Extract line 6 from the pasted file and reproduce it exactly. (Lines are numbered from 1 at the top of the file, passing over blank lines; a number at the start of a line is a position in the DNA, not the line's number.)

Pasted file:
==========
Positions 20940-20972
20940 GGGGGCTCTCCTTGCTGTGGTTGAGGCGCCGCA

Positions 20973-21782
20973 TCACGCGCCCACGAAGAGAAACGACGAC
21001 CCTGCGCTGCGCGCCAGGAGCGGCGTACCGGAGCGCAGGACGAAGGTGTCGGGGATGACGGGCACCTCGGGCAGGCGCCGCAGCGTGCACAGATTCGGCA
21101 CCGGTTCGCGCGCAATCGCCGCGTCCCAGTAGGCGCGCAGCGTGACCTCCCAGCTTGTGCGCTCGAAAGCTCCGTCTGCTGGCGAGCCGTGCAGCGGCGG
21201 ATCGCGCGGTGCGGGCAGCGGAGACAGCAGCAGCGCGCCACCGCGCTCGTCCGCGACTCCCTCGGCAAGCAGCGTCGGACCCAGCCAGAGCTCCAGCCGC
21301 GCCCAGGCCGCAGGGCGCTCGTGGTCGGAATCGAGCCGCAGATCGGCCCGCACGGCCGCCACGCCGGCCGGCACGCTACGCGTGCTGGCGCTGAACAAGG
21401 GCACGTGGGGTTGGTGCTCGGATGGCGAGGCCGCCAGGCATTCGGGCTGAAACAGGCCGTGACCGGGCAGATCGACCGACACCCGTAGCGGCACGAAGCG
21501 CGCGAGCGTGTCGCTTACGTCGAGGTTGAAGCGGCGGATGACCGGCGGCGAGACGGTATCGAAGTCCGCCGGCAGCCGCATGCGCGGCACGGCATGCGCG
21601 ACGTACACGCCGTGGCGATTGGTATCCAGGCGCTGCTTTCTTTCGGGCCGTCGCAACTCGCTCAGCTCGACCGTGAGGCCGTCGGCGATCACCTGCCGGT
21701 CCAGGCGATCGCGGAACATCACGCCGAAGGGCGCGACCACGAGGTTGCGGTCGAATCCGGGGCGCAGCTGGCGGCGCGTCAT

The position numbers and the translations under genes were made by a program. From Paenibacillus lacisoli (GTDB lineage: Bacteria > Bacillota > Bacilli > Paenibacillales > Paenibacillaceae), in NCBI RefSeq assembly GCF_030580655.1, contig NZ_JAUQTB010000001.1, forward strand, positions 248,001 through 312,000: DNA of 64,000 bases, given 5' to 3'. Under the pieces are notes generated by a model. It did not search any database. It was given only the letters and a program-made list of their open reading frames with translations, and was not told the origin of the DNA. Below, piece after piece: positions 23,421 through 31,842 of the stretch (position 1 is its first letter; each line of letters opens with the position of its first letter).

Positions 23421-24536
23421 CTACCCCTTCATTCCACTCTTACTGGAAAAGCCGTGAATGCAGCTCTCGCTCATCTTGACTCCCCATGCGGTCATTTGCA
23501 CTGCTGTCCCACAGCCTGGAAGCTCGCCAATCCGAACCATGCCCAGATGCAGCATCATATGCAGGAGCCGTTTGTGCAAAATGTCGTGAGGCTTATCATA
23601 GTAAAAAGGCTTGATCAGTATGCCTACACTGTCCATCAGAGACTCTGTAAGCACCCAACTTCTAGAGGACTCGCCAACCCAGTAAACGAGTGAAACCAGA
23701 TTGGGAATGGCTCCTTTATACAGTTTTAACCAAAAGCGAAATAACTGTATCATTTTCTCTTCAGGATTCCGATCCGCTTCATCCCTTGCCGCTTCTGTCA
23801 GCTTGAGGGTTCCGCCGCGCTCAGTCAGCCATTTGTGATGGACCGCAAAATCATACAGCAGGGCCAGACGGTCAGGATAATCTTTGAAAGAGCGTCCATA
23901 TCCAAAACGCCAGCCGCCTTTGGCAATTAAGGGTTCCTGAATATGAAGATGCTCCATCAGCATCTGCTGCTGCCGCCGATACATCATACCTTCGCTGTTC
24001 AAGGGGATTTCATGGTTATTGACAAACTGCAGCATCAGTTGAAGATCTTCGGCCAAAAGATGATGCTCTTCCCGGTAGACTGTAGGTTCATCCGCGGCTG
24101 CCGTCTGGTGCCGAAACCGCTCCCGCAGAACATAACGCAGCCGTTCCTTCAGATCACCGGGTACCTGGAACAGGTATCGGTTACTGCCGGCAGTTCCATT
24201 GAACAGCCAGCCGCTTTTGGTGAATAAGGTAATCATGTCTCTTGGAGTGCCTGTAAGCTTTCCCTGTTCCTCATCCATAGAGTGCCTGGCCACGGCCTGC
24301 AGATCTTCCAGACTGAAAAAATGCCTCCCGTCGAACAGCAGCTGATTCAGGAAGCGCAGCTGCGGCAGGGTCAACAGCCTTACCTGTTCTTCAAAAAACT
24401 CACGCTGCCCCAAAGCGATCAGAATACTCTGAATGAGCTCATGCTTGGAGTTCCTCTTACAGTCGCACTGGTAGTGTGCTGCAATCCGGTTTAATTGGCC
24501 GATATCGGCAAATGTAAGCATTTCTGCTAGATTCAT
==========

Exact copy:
21101 CCGGTTCGCGCGCAATCGCCGCGTCCCAGTAGGCGCGCAGCGTGACCTCCCAGCTTGTGCGCTCGAAAGCTCCGTCTGCTGGCGAGCCGTGCAGCGGCGG